Majority believes cite and release ordinance shouldn’t leave room for police discretion
The Record’s online poll from Oct. 18-Nov. 1 asked readers whether they think the city’s prospective cite and release ordinance should leave room for police discretion.
City policy on cite and release is one step closer to coming to fruition after the San Marcos City Council heard an update from the Criminal Justice Reform Committee on Oct. 15 about their progress on a draft cite and release ordinance.
Cite and release under state law allows peace officers to issue citations for Class C misdemeanors, as well as certain Class A and Class B misdemeanors, instead of making an arrest.
The committee’s draft states that “City Council supports the SMPD’s increased use of the cite and release process, rather than arrest, for individuals suspected of committing the following offenses: 1. Class C misdemeanors other than public intoxication or assault. 2. Possession of Marijuana less than 4 oz., Class A or B misdemeanor 3. Driving with License Invalid, Class B misdemeanor.”
The draft ordinance originally was written by Anita Gupta before being adjusted and changed by the criminal justice reform committee. Gupta, staff attorney for Immigrant Legal Resource Center, expressed concern saying all cite and release eligible offenses should be included in the ordinance, instead of limiting support for cite and release to possession of marijuana, driving with license invalid and Class C misdemeanors. She also said that supporting the use of the cite and release process doesn’t actually mandate any action.
City Lawyer Michael Cosetino said a deciding factor for the committee and for council is whether they would like an ordinance that mandates police to use cite and release for all eligible offenses, or continues to allow police to exercise their discretion.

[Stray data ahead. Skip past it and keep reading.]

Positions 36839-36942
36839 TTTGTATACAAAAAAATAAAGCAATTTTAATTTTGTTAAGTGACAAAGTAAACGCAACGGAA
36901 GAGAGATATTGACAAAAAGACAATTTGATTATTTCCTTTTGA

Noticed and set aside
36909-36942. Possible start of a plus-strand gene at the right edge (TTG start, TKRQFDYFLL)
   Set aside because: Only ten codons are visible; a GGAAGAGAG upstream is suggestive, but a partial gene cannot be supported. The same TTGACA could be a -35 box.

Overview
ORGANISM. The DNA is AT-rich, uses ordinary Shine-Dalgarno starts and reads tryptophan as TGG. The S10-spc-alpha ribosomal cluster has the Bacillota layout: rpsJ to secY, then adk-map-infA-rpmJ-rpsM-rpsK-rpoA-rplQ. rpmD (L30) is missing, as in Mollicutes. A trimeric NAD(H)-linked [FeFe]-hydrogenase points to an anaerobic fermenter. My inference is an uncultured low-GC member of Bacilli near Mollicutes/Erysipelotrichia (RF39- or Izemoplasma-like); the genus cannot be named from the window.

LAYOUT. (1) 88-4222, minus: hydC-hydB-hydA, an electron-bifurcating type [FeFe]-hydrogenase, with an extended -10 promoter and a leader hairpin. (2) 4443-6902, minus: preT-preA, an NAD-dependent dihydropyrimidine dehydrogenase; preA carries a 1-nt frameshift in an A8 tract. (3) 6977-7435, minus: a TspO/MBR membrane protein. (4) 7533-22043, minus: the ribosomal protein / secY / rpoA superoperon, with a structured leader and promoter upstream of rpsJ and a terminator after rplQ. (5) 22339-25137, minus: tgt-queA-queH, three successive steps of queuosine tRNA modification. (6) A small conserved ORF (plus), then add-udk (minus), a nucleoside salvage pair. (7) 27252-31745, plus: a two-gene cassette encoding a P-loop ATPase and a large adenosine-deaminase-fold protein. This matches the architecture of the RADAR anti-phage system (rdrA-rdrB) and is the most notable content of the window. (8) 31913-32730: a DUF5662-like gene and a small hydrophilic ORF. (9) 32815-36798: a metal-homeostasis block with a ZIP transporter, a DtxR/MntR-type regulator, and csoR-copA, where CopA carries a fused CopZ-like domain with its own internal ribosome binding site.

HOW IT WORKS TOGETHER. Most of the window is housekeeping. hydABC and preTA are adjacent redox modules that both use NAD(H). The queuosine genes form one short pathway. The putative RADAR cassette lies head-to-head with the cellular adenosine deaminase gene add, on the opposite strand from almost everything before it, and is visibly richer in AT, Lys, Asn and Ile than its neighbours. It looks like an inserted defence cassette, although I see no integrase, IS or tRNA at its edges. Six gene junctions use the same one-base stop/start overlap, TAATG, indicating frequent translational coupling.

The poll asking, “Do you think the cite and release ordinance should leave room for police discretion?” received a total of 1,108 votes, with the majority of votes — 63 percent or 699 votes — going to option “No, an ordinance should mandate the police to use cite and release for all eligible offenses.” Twenty-eight percent of voters chose, “I don’t think an ordinance on cite and release is necessary.” Only nine percent, or 98 votes chose, “Yes, police should have some discretion in cite and release situations.”
A majority of poll voters think the cite and release ordinance should not leave room for police discretion. Every week, the Record gives its readers the opportunity to voice their opinions on different topics. This poll does not, and does not purport to accurately depict public opinion. It is only intended to inspire thought-provoking discussion within the community.
SMDR’s new poll is available online now and asks for readers’ opinions on whether they think Daylight Savings should be permanently banned. It can be voted on now.